This plugin provides features for iterating through an arbitrarily complex sets of objects. They are provided both as procedures, to make it easier to write scripts that use those iterative features, and as scripts, to encapsulate the most commonly needed applications.


Install using CPrAN:

cpran install vieweach

You can download an archive of the latest version for manual installation, but you’ll have to also manually install the dependencies yourself. You can manually install the plugin just like any other Praat plugin.


The procedures are written in such a way that their behaviour can be almost completely redefined by means of procedure redefinition, which is a way to implement something akin to code hooks in Praat.

In simple terms, this means that the code that gets executed at specific times during the iteration are designed to be modified. This makes the procedures incredibly versatile.


The first set of procedures (for_each.proc) defines the core iterative features, which uses Table and Strings objects to represent sets of objects to iterate over. This makes it possible to seamlessly iterate over objects that reside in the Object list, on disk, or in a combination of both.

The second set of procedures (view_each.proc) demonstrates one possible application of for_each to allow for easy navigation both back and forth over the specified (sets of) objects, opening the appropriate editor window for each when available.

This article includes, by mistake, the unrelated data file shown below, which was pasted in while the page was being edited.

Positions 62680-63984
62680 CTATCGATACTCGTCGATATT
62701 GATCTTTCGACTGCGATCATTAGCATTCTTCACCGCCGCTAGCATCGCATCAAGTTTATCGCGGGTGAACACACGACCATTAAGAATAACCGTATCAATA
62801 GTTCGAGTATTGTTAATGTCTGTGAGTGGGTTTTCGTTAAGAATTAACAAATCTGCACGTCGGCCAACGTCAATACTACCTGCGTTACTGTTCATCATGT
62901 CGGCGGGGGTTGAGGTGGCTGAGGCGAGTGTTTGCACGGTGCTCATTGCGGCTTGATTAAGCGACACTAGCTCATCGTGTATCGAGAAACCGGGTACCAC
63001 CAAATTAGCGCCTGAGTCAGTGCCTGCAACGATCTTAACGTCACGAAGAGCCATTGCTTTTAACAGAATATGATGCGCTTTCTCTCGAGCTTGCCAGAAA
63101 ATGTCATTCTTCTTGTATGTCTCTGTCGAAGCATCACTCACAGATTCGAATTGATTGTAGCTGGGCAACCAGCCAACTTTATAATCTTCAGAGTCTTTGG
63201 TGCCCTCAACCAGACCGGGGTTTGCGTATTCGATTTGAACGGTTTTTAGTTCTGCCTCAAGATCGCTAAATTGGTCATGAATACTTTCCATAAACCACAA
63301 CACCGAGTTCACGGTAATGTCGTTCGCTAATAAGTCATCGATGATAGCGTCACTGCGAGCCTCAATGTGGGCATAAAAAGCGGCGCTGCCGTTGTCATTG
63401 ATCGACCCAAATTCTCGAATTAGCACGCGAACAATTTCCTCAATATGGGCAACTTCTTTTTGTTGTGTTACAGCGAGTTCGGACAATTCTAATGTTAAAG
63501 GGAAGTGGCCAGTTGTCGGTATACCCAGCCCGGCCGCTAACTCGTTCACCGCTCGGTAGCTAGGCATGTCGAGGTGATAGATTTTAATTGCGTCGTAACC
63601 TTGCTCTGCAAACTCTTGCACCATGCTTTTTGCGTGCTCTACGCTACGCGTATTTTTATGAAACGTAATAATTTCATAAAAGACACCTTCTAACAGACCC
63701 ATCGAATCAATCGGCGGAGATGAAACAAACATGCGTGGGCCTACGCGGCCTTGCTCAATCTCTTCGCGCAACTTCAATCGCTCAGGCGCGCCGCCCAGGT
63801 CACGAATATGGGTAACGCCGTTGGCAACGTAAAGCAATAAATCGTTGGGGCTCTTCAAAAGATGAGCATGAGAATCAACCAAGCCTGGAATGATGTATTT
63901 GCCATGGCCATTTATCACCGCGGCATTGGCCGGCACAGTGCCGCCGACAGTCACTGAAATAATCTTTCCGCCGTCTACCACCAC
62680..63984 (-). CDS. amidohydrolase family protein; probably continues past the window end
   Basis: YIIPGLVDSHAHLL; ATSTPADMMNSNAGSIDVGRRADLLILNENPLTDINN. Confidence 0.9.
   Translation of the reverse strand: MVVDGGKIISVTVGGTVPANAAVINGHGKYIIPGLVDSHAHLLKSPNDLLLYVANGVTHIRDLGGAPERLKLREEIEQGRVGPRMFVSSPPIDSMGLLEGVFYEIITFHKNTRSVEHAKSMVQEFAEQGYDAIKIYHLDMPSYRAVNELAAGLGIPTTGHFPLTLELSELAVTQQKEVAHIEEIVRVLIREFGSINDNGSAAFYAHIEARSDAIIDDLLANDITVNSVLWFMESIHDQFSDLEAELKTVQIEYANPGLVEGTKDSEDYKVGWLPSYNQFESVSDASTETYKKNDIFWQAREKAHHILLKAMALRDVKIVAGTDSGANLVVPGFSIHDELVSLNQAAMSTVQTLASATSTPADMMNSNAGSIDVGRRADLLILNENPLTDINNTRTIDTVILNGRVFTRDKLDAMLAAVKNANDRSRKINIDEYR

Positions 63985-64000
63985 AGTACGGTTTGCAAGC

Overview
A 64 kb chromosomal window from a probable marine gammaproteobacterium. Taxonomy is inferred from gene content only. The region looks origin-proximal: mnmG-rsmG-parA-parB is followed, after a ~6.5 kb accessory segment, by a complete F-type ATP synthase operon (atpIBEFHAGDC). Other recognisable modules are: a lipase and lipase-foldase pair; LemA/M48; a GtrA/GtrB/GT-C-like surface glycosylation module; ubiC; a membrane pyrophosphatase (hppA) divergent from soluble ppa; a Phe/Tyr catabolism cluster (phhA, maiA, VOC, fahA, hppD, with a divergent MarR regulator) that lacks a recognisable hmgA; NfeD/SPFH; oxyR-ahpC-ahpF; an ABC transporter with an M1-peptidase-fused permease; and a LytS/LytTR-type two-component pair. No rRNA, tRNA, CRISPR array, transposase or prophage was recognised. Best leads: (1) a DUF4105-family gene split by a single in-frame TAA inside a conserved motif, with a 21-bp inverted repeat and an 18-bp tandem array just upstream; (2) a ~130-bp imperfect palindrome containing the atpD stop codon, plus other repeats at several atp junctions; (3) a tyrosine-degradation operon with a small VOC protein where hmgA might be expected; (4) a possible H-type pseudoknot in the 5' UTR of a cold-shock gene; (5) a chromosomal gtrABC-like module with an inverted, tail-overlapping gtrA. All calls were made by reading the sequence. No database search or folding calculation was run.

These two set of procedures are further packaged into two corresponding scripts: for_each.praat and view_each.praat.

The first one will execute a specified script during each iteration, and select all the objects created over those iterations at the end. The script also makes it possible to specify whether the iteration should be done directly over the selected objects, by selecting one object per type for each iteration, or by using the selected objects (either Table or Strings objects) as sets of objects.

As an example, if told to iterate over the selected objects, and given a script with the instructions

name$ = extractWord$(selected$(), " ")
Copy: name$

then the resulting selection after completion would be a copy of all the initially selected objects.

The second comes in two flavours, and will iterate over either objects in the [Object list][] or [on disk][] and provide an editor for each, if applicable. If the selection includes only Sound and TextGrid objects, then the script will automatically pair these for each iteration. The navigation over the objects is robust enough to support the deletion of objects with no ill effects.


The provided scripts and the tests provide a good example of the versatility made possible thanks to procedure redefinition. Take a look at the code for ideas, or visit the wiki for the full documentation of the available hooks and start writing your own scripts!